Health and Medicine

Brutal Medical Diagrams Reveal Horrors Of 19th-Century Surgery

January 25, 2016 | by Ben Taub

For much of the 19th century, surgery was carried out without anaesthetic.
Photo credit: For much of the 19th century, surgery was carried out without anaesthetic. Wellcome Library

The next time you find yourself squirming at the thought of going to the dentist or having an injection, just remember how lucky you are to live in an age of anaesthetics, decent sanitation, and all-round high levels of medical expertise. This certainly has not always been the case – a fact revealed in all its gruesome glory by these gut-wrenching images of 19th-century medical procedures.

Obtained from the archives of the Wellcome Trust and assembled in a new book entitled "Crucial Interventions," the horrific diagrams show how doctors used to cut tumors out of patients’ tongues and breasts, amputate fingers and perform eye surgery, all without anaesthetics. One can only imagine the amount of pain that these patients must have been in, and those who didn’t die on the operating table later ran a high risk of infection after being sewn back up, with the first antibiotic not being discovered until the 1900s.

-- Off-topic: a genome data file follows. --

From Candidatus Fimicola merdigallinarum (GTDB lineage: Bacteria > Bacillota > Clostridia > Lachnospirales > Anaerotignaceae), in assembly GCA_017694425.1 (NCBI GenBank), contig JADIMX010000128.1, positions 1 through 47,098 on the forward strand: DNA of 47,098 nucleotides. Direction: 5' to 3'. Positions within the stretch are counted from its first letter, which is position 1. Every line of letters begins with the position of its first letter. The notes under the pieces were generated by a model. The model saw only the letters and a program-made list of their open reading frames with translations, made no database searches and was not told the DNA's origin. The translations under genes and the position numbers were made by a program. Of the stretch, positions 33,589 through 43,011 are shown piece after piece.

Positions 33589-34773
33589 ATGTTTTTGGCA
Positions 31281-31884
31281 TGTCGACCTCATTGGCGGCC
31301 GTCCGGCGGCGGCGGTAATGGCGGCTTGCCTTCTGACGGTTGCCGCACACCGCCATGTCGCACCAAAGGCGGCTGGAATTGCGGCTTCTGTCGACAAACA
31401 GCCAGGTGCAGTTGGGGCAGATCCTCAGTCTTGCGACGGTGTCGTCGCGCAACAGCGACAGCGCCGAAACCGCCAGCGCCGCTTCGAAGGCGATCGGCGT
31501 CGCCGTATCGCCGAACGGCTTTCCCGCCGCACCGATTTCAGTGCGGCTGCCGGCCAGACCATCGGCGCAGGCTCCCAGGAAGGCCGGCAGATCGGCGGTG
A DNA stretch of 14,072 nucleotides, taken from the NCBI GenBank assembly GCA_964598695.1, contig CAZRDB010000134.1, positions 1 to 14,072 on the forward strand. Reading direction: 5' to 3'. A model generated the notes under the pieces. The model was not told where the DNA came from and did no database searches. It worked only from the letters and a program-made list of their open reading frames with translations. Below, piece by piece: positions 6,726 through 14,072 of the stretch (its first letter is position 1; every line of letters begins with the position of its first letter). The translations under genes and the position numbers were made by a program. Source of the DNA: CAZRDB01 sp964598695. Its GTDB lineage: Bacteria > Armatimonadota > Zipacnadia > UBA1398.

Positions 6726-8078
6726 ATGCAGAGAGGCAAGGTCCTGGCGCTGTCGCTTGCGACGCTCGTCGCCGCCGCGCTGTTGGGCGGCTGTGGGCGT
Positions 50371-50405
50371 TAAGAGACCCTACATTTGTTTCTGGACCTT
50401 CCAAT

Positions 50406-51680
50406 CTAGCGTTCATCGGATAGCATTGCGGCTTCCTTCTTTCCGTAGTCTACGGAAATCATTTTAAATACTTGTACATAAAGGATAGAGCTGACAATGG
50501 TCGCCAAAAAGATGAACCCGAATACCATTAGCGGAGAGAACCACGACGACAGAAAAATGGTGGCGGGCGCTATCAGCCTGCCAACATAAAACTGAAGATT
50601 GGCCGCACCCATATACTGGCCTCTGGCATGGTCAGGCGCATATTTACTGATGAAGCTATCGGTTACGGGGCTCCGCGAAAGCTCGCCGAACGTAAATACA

Who needs fingers anyway?

Among the operations depicted is a horrendous jaw reconstruction, which appeared in a medical-surgical textbook in the 1840s and shows an unfortunate patient having his face dismantled. Another depicts an arm amputation that looks more like a street stabbing.

Jaw reconstruction surgery in the 19th century was not fun.

Advances in the field of anaesthetics were made over the course of the 1800s, with nitrous oxide gas first being used to put a patient to sleep during a medical procedure in 1846.

The first stages of an arm amputation.

While medicine may still be far from perfect, at least we can all rest easy in the knowledge that we’ll never be subjected to any of the grisly operations that were commonplace in centuries gone by.

Foot amputation, performed without anaesthetics.

All images courtesy of the Wellcome Library

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